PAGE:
Project S2000: Part 29 – Investment Cast 347SS Turbo Manifold

I scribed out a line that the Dykem makes easily visible to mark the limit of where I wanted to grind.

This is part of the way through the process of removing the material that would create a step into the flow. I used the carbide cutting bit first followed by the grinding bit. I used a garbage can as my work bench. My home garage shop only has the best work benches.

After the cutting and grinding bits, I followed up with the flap wheel. I figure this is about 25%-50% the benefit of doing extrude hone for about 10% of the cost. The goal of course is to reduce surface roughness to reduce flow losses which translates into faster turbo response and more power. The raw surface roughness of the investment cast part from Invest Cast was quite good; I’d guesstimate about half the roughness of your typical sand cast manifold or turbine housing. But while I was in there grinding, it was little additional effort to improve the surface finish some more.

For reference, this is the untouched inner runner of the one extra manifold Invest Cast made. On a project like this, it’s often tough to get it right the first time, so they made two.

I used the flap wheel as far as I could into the runners and the merge collector. You can see where I wasn’t able to reach in the middle of the runners where it looks less shiny.

This is the view into the merge collector from the wastegate port. Hopefully there’s enough wastegate flow. It’s a good thing the Mahle pistons are 9.5 compression ratio so we can run a lot of boost on pump gas regardless.


  1. It’s good to finally see the finished casting! Thanks for showing the small changes as you went forward with the design iterations- getting all those critical measurements to line up all at once is a pain.

    Can’t wait to see/feel it in person. 😉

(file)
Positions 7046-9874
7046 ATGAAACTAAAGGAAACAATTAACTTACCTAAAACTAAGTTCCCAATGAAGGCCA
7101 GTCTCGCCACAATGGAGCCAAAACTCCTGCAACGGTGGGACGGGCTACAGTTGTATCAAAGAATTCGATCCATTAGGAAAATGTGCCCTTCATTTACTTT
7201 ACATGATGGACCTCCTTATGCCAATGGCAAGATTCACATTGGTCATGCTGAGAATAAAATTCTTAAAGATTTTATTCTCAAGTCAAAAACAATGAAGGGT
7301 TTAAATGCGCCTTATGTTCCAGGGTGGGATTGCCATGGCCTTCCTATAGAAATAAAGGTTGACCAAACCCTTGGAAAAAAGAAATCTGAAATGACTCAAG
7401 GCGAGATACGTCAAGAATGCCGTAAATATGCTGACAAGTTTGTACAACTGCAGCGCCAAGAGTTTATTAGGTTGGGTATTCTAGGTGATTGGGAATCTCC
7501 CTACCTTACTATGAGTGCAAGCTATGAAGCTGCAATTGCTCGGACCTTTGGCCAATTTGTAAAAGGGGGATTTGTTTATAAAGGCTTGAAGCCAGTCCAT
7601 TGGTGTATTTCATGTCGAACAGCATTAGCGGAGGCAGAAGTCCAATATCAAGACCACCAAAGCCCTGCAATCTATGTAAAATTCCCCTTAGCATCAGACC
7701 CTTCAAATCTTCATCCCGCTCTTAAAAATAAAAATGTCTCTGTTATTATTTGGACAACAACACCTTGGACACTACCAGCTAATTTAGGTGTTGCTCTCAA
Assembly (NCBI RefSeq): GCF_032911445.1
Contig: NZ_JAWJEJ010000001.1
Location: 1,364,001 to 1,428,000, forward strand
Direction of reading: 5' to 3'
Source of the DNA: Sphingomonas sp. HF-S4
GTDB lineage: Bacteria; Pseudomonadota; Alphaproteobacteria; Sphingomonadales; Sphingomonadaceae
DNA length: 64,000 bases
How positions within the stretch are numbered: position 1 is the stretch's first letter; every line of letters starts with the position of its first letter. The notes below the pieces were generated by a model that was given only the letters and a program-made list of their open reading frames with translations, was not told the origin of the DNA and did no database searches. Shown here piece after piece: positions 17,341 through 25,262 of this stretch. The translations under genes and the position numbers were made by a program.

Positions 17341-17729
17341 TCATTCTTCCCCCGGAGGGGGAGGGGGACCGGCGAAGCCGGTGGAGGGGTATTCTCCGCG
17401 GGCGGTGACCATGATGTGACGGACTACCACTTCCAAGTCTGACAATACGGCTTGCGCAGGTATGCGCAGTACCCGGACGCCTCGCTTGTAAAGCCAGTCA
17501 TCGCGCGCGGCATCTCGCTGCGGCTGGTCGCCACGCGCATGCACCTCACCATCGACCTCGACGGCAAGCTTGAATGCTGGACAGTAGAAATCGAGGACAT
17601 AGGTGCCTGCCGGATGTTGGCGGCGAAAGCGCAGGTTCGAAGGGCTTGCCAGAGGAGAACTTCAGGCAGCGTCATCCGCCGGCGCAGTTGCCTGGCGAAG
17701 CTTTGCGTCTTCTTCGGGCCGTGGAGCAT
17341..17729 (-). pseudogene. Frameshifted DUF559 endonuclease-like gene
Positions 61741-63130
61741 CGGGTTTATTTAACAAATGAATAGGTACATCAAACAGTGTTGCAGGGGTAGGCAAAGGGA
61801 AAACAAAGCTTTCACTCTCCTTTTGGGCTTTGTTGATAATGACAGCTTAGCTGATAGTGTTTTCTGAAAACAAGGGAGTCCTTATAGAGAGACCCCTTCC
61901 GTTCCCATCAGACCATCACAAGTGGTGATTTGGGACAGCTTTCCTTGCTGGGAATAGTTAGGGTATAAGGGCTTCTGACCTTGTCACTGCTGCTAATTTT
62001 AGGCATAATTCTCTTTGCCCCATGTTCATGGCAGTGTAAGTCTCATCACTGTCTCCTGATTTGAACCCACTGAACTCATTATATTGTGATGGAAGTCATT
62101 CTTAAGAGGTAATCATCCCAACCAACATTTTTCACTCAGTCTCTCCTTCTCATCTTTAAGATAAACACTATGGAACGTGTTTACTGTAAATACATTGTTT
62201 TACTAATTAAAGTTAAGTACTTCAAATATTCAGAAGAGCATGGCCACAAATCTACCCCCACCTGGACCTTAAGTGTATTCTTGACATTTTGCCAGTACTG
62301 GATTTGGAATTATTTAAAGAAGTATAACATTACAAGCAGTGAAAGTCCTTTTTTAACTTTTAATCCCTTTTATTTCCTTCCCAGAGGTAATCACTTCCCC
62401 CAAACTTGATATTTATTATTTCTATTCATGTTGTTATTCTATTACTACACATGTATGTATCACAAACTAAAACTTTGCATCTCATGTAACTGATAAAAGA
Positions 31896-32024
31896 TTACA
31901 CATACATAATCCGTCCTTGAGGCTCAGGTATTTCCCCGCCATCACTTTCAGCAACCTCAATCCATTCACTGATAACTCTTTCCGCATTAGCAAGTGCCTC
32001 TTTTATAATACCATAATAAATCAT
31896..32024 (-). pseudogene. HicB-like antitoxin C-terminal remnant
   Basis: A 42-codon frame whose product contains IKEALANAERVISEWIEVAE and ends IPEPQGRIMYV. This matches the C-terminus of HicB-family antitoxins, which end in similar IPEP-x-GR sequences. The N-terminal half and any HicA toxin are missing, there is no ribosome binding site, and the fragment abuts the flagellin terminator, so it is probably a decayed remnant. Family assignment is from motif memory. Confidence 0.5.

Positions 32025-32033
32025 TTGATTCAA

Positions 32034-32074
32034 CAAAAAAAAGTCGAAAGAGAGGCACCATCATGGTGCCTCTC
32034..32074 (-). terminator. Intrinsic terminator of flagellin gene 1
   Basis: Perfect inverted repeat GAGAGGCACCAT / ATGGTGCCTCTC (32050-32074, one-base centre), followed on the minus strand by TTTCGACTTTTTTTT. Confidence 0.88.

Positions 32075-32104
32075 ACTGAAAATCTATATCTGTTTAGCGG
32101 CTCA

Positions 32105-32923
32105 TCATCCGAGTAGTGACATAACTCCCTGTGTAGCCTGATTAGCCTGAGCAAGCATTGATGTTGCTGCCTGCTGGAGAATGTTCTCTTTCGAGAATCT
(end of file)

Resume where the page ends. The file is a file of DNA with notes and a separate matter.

2. Oh man, I’ve been waiting for this article, and even harassed you a bit on instagram when you posted a teaser. Over the last few years I’ve been getting really into 3D scanning and 3D printing to augment my solidworks design workflow, and its crazy how far the technology has progressed. I’ve really enjoyed both parts of this turbo design and seeing your process Its too bad that there isn’t a low cost support option for the metal 3D printing. I guess either way you’d still have to remove all of the supports and smooth it all out.

    My company was also recently approached by a company that offers a 3D printer that can print sand cast molds, and though of how useful it could be for small projects like this.

    1. Check out this video from Papadakis Racing where they just did a 3d printed Inconel manifold. At 6:56, you can see them knocking out the support material. The whole video on how they did the manifold design is a better version of how I did it. Our buddy Tyler is the guy doing the 3D scanning in the video. I wish I would have had a full scanner like that and scan the whole engine bay. Better than working off of pictures and tape measure and caliper measurements. It basically saves one iteration.

      1. Just looked at the Papadaski printed manifold, don’t understand why that are not looking at the rx and circuit racing manifolds, those cars run for years this. We run it on our car with grate success but the design of assbly is way different. Also it’s just stupid to leave out the free air injection from the design,it’s a turbó engine,in the 80s engineers knew it’s a must.

  3. ok so I mostly don’t know what I’m talking about on the subject… but don’t you want cuts on the flange between the runners so the manifold has space to expand and contract with temp changes?